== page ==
26 November 2007

So I'm only a few pages into a new book on the Second Boer War, this one a contemporary (1902) account by Sir Arthur Conan Doyle entitled "The Great Boer War". It is a much more colourfully written book than the "The Boer War" by Thomas Pakenham, as could be expected when the author was known for inventing Sherlock Holmes among other things, but it is rumoured to be somewhat factually inaccurate in places. No matter...as I was saying, I'm only a few pages into it and I feel I've gotten my money's worth by this insightful passage:

An American would realise the point at issue if he could conceive that after the founding of the United States the Dutch inhabitants of the State of New York had trekked to the westward and established fresh communities under a new flag. Then, when the American population overtook these western States, they would be face to face with the problem which this country has had to solve. If they found these new States fiercely anti-American and extremely unprogressive, they would experience that aggravation of their difficulties with which our statesmen have had to deal.
This is admittedly obscure and uninteresting to the general reader (who rarely tends to share my strange fascination with 19th Century South African history), but for me it was an enormous revelation. I had somewhat bought into the forgone conclusion that the British Empire was purely interested in expanding its grip and spreading its empire across continents when it found itself at war with the Boers in 1899. I can't help this, I'm sure it has to do with the way we are educated today; it was a popular refrain to bash "imperialism" with the Brits as Exhibit A (until we overtake them!). But Conan Doyle's illustration above seemed to make the British motivation (other than Milner's personal ambitions) for war much clearer and more reasonable.

Another rather quotable bit is his eloquent praise for the hardy nobility of the Boer blood, with which he opens the first chapter:

Take a community of Dutchmen of the type of those who defended themselves for fifty years against all the power of Spain at a time when Spain was the greatest power in the world. Intermix with them a strain of those inflexible French Huguenots who gave up home and fortune and left their country for ever at the time of the revocation of the Edict of Nantes. The product must obviously be one of the most rugged, virile, unconquerable races ever seen upon earth. Take this formidable people and train them for seven generations in constant warfare against savage men and ferocious beasts, in circumstances under which no weakling could survive, place them so that they acquire exceptional skill with weapons and in horsemanship, give them a country which is eminently suited to the tactics of the huntsman, the marksman, and the rider. Then, finally, put a finer temper upon their military qualities by a dour fatalistic Old Testament religion and an ardent and consuming patriotism. Combine all these qualities and all these impulses in one individual, and you have the modern Boer-the most formidable antagonist who ever crossed the path of Imperial Britain. Our military history has largely consisted in our conflicts with France, but Napoleon and all his veterans have never treated us so roughly as these hard-bitten farmers with their ancient theology and their inconveniently modern rifles.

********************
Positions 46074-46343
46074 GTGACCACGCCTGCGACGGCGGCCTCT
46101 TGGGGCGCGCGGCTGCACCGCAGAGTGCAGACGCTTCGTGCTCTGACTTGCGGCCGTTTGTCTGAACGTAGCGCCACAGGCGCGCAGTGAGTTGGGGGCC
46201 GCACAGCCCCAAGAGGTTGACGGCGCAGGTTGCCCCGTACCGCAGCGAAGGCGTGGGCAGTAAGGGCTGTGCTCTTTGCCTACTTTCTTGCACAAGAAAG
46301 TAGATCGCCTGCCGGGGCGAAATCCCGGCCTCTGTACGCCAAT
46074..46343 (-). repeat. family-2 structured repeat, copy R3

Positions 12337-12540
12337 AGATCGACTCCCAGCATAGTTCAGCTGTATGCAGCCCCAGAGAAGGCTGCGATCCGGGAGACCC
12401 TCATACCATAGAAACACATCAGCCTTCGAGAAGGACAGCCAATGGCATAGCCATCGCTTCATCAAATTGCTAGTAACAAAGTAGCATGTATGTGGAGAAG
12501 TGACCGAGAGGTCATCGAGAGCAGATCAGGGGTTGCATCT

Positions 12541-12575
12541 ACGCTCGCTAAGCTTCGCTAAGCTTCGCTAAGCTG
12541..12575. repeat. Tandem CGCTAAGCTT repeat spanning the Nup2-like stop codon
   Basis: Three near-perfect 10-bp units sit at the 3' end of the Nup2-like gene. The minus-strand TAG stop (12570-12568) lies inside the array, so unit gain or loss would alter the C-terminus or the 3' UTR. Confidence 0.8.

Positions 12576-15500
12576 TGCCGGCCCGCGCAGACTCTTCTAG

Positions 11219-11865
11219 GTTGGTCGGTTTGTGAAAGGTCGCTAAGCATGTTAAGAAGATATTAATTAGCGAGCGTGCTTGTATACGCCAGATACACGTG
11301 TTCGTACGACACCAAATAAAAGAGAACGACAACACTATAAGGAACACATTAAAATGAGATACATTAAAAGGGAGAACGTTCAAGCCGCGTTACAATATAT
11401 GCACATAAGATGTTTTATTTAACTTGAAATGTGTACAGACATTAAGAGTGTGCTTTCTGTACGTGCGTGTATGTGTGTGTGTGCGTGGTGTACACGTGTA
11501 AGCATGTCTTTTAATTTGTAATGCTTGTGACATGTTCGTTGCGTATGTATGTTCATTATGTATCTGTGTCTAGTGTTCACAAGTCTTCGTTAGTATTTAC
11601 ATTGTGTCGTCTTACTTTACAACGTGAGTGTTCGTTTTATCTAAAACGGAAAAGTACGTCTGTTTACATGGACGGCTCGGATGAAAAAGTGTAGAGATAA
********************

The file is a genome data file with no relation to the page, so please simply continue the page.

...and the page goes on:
"Inconveniently modern rifles" made me chuckle a bit...the British, who enjoyed the advantage of outclassing their rivals in firearms technology in most colonial wars of the era, found themselves outclassed by that immensely impressive design, the Mauser magazine rifle. The British by this time were using a relatively advanced bolt design in the Lee-Metford, but they were still using a blackpowder cartridge. From the numbers I've seen, the Mausers (using high-tech smokeless powder) had approximately 800 fps higher muzzle velocity than the Lee-Metfords, which gave them better range and accuracy, not to mention kept them hidden by obscuring the white puffs of smoke after firing from hidden positions. The British fielded some Lee-Enfields at that time, which used a new rifling and fired a smokeless cartridge, the venerable .303 British.

Although I will say I didn't realize that I did not have to pay for this book. I found out later it is public domain, and available all across the web. If you're interested, get started here:

The Great Boer War

Another book worthy of mention is "The Washing of the Spears" by Donald Morris. History of the Zulu kingdom from Shaka to Cetswayo (downfall under the latter). Very entertaining and enlightening.

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